Jean-Denis Leduc, artistic director (b at Valleyfield 12 Aug 1944). Although he directed some productions and appeared on stage until the mid eighties, his main contribution to Québécois theatre practice has, since 1975, undoubtedly been his work in artistic management at Théâtre de la Manufacture.
After his cours classique at the Collège de Valleyfield, where he founded two theatre companies, he studied performance with Tania Fédor, and then at the National Theatre School. In 1968, he and his fellow third-year classmates slammed the door on the school in a challenging gesture to an administration that wanted to impose Molière on a generation keenly interested in Québécois creation. Certainly, Leduc performed Québécois works with such directors as Olivier Reichenbach, André BRASSARD, Albert Millaire and Jean-Pierre RONFARD, but he played in the classics as well, (including Le Misanthrope, THÉÂTRE DU NOUVEAU MONDE (TNM) in 1971).
In 1975, he founded the Théâtre de la Manufacture with Claude Maher, Christiane Raymond and Louise Gamache. This collective broke up in the late seventies, and the company continued with two or three-headed leadership until 1996-1997, a pivotal year when Jean-Denis Leduc alone took over the artistic and general management. In 1981, he participated in founding the café-théâtre la Licorne on Boulevard Saint-Laurent, where shows from la Manufacture as well as other artists would be presented. The theatre was well attended, and had several hits such as Addolorata and Gens de silence by Marco Micone, directed by Lorraine Pintal in 1983, and Tom WALMSLEY 's Something Red, directed by Daniel Valcourt, in 1985. In 1989, la Licorne moved to Rue Papineau into a larger but still intimate hall that was a meeting place for budding actors. Here, Cabaret Neiges noires (a co-production with Il va sans dire, 1992) and les Contes urbains (co-broadcast with Théâtre Urbi et Orbi, 1994) would be premiered.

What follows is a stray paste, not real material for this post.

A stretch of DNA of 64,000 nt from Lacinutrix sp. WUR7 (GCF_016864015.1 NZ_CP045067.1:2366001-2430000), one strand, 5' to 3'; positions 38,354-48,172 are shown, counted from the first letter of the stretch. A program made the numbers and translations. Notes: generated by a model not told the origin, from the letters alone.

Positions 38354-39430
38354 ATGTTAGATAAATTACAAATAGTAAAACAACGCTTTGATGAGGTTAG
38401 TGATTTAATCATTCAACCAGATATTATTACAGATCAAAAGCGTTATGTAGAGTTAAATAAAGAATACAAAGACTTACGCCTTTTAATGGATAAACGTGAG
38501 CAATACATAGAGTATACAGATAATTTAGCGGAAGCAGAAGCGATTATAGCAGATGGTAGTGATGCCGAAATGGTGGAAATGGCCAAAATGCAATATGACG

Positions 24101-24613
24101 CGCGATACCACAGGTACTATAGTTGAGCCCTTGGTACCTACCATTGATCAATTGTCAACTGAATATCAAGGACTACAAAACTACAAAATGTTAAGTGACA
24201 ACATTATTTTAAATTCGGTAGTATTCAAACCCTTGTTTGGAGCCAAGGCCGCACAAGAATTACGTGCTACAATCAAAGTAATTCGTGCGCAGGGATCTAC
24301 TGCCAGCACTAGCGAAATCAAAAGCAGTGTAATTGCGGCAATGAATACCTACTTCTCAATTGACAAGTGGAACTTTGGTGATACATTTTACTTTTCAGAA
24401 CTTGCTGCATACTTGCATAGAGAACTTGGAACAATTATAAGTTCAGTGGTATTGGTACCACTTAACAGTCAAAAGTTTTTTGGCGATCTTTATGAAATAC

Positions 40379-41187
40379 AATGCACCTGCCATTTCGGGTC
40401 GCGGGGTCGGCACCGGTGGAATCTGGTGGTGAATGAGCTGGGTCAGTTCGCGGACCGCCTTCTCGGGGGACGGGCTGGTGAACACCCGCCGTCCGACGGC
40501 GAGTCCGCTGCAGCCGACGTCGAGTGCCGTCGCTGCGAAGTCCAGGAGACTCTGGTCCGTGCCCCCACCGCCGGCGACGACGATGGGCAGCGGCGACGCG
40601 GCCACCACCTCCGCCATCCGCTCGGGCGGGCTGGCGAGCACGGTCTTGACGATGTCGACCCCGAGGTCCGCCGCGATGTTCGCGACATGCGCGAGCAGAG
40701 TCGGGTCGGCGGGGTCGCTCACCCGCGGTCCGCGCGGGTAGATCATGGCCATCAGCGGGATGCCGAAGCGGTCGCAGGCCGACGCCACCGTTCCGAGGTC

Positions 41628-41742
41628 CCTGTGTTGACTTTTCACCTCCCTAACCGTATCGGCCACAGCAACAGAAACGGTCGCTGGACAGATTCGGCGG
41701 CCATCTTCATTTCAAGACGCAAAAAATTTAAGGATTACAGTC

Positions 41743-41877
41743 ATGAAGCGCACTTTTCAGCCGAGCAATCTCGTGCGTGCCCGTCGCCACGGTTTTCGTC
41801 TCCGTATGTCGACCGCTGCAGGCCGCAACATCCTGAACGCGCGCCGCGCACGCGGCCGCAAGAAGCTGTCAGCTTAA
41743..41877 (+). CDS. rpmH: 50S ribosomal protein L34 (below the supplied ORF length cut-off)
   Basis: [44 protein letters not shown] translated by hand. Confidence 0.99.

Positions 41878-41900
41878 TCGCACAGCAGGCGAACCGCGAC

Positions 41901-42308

For about a dozen years, despite being solo at the helm of the company, Jean-Denis Leduc took a clear artistic stand that contributed to making la Licorne an important place on Montréal's theatrical landscape. Favouring theatre with a social significance, he promoted current playwrights, here and elsewhere, whose strong voices in their works question the world we live in. The artistic director of la Manufacture on one hand supported such authors as François Létourneau (Cheech, 2003), François Archambault (La Société des loisirs, 2003) and Jean Marc DALPÉ (Trick or Treat, 1999), and on the other encouraged translations by lesser-known British national playwrights: Gregory Burke (Gagarin Way, 2003) Scottish; Mark O'Rowe, Howie le Rookie/Howie the Rookie, 2002) Irish; and (Edward Thomas, La Maison d'Amérique/House of America, 1997) Welsh. In order to bring these often blunt but powerful texts to the stage, la Manufacture's artistic director sought young up-and-coming directors. Thus, Martin Faucher, Michel Monty, Fernand Rainville, Frédéric Blanchette, and others would find at la Licorne a favoured space for their creations.